Arts & Culture
Climate Change
Fall 2022
Marion Cassidy

Curating Climate Change: How a new museum in NYC is creating community through teaching people about climate change

By Marion Cassidy (COL ‘23) and Common Home Editor

Taking Action exhibition. Photo: Saskia Randle, courtesy of the Climate Museum

In Washington D.C. alone there are dozens of museums, from one dedicated to spies, to geography, and even to postage. Yet, in the entire United States there is only one museum dedicated to climate change: The Climate Museum, based in New York City.

The Climate Museum – in development since the mid-2010s – runs pop-up exhibitions and events throughout the city, frequently exhibiting on Governors Island and across the five boroughs. Now it is looking for a permanent location that they can call home year-round.

Miranda Massie founded the Climate Museum in the wake of Hurricane Sandy. After seeing the devastation the hurricane caused New York City, Massie sought to learn more about the climate crisis. When her Google search came up empty on museums dedicated to climate change, she created one herself. 

A decade later, Massie is directing the museum she envisioned, with the support of a dozen staff members. Current Design and Curatorial Associate at The Climate Museum, Saskia Randle, sat down with Common Home to discuss the importance and aspirations of the Climate Museum.

The Climate Museum mobilizes two unique strengths museums hold: museums are considered very trustworthy sources of information, and they’re very popular. “The combination of these two elements,” Randle noted, “gives the museum a transformational capacity and that’s what we need for climate action. To be able to engage with a lot of people and provide information to allow them to take the necessary steps and take action accordingly.”

“Our overall goal is to inspire action, and civic action specifically, with the climate crisis,” Design and Curatorial Associate Randle explained, “Most Americans in the U.S. are worried about the climate crisis, but only few people talk about it regularly.” In fact, a recent Yale opinion survey found that while 65% of Americans say they are worried about global warming, only 35% report discussing the matter “at least occasionally.” 

“We want to reach people of all ages who are worried and want to do something, but have not quite found a way to get involved in a meaningful way,” Randle noted. “All of our different programming is really to provide a pathway for those people into climate action and civic engagement. We want to make people feel like they’re taking action alongside others, and show people that they have agency beyond consumer actions.”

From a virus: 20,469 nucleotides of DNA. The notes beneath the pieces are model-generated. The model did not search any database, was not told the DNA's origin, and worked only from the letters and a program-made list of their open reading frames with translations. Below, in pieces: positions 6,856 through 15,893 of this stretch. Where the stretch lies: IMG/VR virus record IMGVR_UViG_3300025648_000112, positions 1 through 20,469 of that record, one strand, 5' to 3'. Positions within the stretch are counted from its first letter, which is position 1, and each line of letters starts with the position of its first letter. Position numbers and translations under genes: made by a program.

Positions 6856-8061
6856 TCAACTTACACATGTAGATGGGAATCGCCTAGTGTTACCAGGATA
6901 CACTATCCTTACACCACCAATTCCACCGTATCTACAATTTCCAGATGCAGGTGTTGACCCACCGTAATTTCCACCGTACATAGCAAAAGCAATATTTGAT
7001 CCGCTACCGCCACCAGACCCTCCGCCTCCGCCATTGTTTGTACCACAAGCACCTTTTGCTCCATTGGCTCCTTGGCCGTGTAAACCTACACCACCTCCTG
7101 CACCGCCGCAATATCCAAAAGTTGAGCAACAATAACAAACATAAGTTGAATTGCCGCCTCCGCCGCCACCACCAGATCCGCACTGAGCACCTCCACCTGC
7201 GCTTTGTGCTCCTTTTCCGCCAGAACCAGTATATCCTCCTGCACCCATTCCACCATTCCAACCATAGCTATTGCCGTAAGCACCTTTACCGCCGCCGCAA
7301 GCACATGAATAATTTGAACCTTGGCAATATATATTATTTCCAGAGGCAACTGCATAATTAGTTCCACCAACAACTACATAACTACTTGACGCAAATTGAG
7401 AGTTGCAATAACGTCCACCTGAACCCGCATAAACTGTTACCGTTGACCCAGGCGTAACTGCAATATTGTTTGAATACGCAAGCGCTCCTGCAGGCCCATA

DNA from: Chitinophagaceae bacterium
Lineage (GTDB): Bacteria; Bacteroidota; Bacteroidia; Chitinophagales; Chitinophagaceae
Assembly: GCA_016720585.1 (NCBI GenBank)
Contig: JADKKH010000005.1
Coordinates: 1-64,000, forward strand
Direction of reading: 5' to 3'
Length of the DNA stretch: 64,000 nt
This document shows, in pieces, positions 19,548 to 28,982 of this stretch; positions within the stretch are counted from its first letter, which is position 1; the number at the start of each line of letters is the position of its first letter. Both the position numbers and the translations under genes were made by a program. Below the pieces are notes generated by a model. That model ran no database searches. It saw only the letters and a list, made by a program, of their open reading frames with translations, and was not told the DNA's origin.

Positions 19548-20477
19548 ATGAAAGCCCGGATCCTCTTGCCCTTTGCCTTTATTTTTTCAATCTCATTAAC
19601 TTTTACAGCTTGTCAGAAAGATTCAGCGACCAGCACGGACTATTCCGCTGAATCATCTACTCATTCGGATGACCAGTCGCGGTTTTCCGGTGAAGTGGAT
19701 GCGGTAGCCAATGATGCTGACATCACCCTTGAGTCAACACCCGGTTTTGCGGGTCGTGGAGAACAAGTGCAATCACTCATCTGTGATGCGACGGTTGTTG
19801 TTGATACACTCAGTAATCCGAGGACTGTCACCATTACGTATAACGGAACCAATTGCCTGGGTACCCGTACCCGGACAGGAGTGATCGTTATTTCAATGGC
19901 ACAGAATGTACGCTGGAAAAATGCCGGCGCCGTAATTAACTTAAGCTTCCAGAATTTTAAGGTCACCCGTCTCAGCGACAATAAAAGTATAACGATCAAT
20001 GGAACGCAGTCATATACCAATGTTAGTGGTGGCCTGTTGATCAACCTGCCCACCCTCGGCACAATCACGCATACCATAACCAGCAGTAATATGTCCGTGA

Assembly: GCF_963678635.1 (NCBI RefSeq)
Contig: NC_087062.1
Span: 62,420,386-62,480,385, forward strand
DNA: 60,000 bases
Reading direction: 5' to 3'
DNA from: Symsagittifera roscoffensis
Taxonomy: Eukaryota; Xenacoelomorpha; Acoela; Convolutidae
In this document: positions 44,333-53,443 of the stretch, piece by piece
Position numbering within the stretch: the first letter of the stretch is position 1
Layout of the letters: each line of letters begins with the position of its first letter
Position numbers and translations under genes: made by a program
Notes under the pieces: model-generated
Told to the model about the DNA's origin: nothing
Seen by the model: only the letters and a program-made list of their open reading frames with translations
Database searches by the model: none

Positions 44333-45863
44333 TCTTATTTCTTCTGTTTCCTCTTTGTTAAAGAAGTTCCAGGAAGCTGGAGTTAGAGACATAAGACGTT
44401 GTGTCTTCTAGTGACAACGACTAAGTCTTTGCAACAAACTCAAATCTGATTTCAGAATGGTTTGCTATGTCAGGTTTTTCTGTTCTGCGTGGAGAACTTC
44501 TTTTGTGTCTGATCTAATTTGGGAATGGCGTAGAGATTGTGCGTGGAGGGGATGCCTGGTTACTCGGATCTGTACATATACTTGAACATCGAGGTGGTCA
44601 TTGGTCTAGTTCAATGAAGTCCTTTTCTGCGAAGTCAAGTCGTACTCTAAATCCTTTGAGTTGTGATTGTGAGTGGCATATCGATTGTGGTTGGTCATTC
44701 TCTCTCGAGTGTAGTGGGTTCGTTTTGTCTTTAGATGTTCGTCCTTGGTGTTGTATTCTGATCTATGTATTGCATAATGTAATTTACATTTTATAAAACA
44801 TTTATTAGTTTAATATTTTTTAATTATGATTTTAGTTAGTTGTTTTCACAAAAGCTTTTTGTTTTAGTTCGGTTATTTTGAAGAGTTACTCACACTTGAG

One example of how the museum promotes this ethos lies under the “Take Action!” section of their website. Anyone can print a Climate Ambassador Card which is a wallet-sized card of climate conversation starters. It provides a reminder and easy tool for people to casually talk about climate change.

The museum’s strengths lie in its flexibility. “Since we’re still quite small we have the ability to react and change our plans based on current events. This allows us to stay relevant with what’s going on.” For instance, in 2018 the museum had an exhibition called Climate Signals where ten highway traffic signs were placed around the city. The displays flashed text to draw passers-by into the climate conversation. Each sign was also translated into the languages commonly spoken in its neighborhood, allowing the displays to be accessible and adjustable.

Climate Signals installation by Justin Brice Guariglia. Photo: Justin Brice Guariglia, courtesy of the Climate Museum.

As the crossover between culture and climate expands, social justice has become a key part of the Climate Museum’s mission. The museum considers how different themes — food, health, labor, and law — all intersect with the crises of climate and inequality. The Climate Museum strives to ensure that its programming is as accessible as possible: its livestream discussions usually have an ASL interpreter and the museum is prioritizing finding a permanent location that is transit accessible – making it socially accessible, too.

Starting a new museum is no small feat particularly when it comes to funding. The museum only accepts funds that are “mission compatible.” It rejects any funding with ties to the fossil fuel industry in order to maintain public trust.

Yet, the funding constraint has not stopped the museum from making an impact. “People are always excited to hear about the Climate Museum and surprised that it is so new,” Randle exclaimed. “The Climate Museum wants to engage with people of all ages and wants people to know they do not need to be expert scientists in order to engage and talk about the climate crisis.” 

 “The Museum has created such a wonderful community — including colleagues, visitors, partner orgs, etc. — that all work, learn, and fight to create progress together.” 

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